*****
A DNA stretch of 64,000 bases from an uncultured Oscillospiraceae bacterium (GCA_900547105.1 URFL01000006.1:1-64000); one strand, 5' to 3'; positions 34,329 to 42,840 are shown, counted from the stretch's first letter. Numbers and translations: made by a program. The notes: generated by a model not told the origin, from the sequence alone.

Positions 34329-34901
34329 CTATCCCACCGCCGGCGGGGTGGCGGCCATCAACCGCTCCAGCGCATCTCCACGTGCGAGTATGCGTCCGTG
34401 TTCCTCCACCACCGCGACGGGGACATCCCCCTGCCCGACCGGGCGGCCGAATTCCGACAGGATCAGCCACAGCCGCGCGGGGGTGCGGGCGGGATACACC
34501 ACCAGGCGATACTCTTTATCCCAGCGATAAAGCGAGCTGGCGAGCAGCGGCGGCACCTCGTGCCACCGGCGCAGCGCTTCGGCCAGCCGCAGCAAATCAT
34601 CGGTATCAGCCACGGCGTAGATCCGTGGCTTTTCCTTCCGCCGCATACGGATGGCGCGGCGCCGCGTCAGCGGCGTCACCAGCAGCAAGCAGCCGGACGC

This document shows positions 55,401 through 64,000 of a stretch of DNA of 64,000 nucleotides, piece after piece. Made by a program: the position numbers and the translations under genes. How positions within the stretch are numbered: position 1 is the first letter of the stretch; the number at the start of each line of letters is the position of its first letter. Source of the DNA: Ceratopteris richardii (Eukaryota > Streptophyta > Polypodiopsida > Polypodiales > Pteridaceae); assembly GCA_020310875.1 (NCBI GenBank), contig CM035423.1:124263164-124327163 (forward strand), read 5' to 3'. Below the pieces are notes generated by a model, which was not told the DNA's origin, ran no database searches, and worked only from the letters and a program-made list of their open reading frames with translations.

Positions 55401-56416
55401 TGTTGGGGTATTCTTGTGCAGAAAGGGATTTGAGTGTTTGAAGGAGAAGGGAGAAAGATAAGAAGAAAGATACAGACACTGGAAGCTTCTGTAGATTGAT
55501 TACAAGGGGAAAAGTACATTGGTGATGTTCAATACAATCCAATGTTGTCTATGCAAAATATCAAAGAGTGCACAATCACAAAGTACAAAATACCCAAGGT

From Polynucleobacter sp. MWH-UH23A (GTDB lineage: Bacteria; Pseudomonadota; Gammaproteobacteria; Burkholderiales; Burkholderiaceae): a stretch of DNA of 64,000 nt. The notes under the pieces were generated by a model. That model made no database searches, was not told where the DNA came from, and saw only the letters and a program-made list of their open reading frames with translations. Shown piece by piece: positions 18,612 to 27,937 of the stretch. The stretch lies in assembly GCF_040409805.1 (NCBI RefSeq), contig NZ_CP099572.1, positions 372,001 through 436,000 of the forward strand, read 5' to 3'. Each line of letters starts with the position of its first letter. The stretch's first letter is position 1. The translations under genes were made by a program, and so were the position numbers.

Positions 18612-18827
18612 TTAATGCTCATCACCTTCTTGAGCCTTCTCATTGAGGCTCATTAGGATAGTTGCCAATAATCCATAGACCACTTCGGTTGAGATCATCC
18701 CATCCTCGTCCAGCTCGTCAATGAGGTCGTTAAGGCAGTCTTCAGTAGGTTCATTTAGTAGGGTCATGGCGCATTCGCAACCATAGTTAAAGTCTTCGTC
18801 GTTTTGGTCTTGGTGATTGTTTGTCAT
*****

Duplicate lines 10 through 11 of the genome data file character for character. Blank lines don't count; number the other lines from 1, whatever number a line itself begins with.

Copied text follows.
55501 TACAAGGGGAAAAGTACATTGGTGATGTTCAATACAATCCAATGTTGTCTATGCAAAATATCAAAGAGTGCACAATCACAAAGTACAAAATACCCAAGGT

From Polynucleobacter sp. MWH-UH23A (GTDB lineage: Bacteria; Pseudomonadota; Gammaproteobacteria; Burkholderiales; Burkholderiaceae): a stretch of DNA of 64,000 nt. The notes under the pieces were generated by a model. That model made no database searches, was not told where the DNA came from, and saw only the letters and a program-made list of their open reading frames with translations. Shown piece by piece: positions 18,612 to 27,937 of the stretch. The stretch lies in assembly GCF_040409805.1 (NCBI RefSeq), contig NZ_CP099572.1, positions 372,001 through 436,000 of the forward strand, read 5' to 3'. Each line of letters starts with the position of its first letter. The stretch's first letter is position 1. The translations under genes were made by a program, and so were the position numbers.